We sat down with YPFP Europe Fellow, Karlijn Jans to ask about your experience in the YPFP Fellowship Program and how she developed such a strong interest in defense and security policy.
What was it that drew you to defense and security policy? Was there a particular incident that sparked your interest?
Since a very young age I have been interested in international relations and (global) conflicts. Perhaps the fact that armed forces are (still) the most sovereign part of a nation state makes this such a fascinating subject to look at. Defense and security policies include a wide range of measures and issues, from crisis management, cyber policies and space policies to hard power systems to nuclear deterrence. Policies encompass offensive and defensive measures in order to keep a country or region safe, whatever the motivation to deploy such policies is. I think for a lot of people of my generation, born just prior to or after the fall of the Berlin Wall, the topic of conflicts was long absent in our lives. I think 9/11 was a pivotal moment when many people, including me, realized that the post-Cold War era was entering a new phase or era in itself.
What are your main academic interests, and how they have developed in the course of your studies?
I have a background in law and political/social science. Through both of these different perspectives I have focused on defense policies. I wrote my law dissertation on (constitutional) decision-making in the Netherlands and Germany with regard to military deployment abroad. How big is the say of national parliaments when it comes to sending men and women abroad for combat or civilian-military missions? While studying political science I researched the impact of the reforms of the German armed forces on Germany’s position in the world and its view of defense policies in general. While active in my previous job, I started studying at the Netherlands Defense Academy to get a deeper and more practical understanding of operational and tactical issues facing a military organization and their missions. Advancing in my first professional function I developed a keen interest in the Research and Technology (R&T)-related to the defense and security sector. What is happening to the (technological) capability gap that is present on the European continent and what possible measures are there or need to be developed in order to close this gap?
What projects are you working on at the moment?
Currently I am involved with YPFP as a Europe Fellow. The fellowship is coordinated by the YPFP Branch in Washington DC which gives me a great opportunity to translate European developments to an American audience. My publications focus primarily on the transatlantic relationship and security and defense policies. Besides my fellowship I chair the Dutch chapter of the Young Atlantic Treaty Association (YATA). Together with a great team, I engage students and young professionals in a wide range of transatlantic issues through masterclasses, seminars, field trips and other interactive events that exposes them to experts and officials that are key figures in shaping and maintaining the transatlantic bond, so that it remains there for our generation and those that follow us.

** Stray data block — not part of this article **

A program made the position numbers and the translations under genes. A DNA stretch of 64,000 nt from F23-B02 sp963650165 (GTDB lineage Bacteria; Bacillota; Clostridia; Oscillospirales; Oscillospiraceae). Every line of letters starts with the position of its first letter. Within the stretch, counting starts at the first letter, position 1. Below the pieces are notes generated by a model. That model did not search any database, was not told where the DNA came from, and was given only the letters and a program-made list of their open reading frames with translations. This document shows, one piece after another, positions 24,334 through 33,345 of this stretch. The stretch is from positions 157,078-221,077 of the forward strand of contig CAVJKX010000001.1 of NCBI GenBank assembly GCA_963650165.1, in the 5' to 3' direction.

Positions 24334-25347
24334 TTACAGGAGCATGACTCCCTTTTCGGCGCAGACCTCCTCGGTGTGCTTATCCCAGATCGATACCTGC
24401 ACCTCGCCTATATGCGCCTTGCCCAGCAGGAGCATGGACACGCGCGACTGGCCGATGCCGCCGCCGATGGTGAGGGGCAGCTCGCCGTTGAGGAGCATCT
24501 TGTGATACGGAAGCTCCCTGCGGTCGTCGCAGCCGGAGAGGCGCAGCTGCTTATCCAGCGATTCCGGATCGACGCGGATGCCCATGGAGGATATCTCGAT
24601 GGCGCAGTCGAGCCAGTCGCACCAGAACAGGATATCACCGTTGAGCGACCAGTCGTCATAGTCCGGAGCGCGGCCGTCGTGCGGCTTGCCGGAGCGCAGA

In your opinion, which publications (online or offline) should someone who wants to be well informed about security and defense issues be reading?
There are plenty, all with different focuses: the true SecDef nerds out there have a field day by reading them all. I would recommend signing up for the daily Defense News Early Bird Brief. You will get a daily update with a collection of defense news coming out of Washington. Other outlets I frequently read are Real Clear Defense, the blog War on the Rocks, IHS Jane’s 360 or Defense One. There isn’t really a European equivalent to these news sites which is a pity! Furthermore, I try to keep track of what the different think tanks in Brussels and other capitals publish on security and defense. The Financial Times also often has pretty good, in-depth articles on security and defense matters.
What are your plans and aspirations for the future?
Just this month I have joined the The Hague Centre for Strategic Studies as a strategic analyst. I will mostly be working on security and defense matters. In the future I hope to build a thorough understanding of the security and defense issues a modern society is dealing with.
Karlijn Jans is the YPFP Europe Fellow, as well as a defense and security policy expert. She completed her masters in European law at Maastricht University and European Politics at King's College London, specializing in defense policies and German politics.
For more information on the YPFP Fellowship Program, click here.
The opinions expressed in this article are the author's own and do not reflect the views of their employer or Young Professionals in Foreign Policy.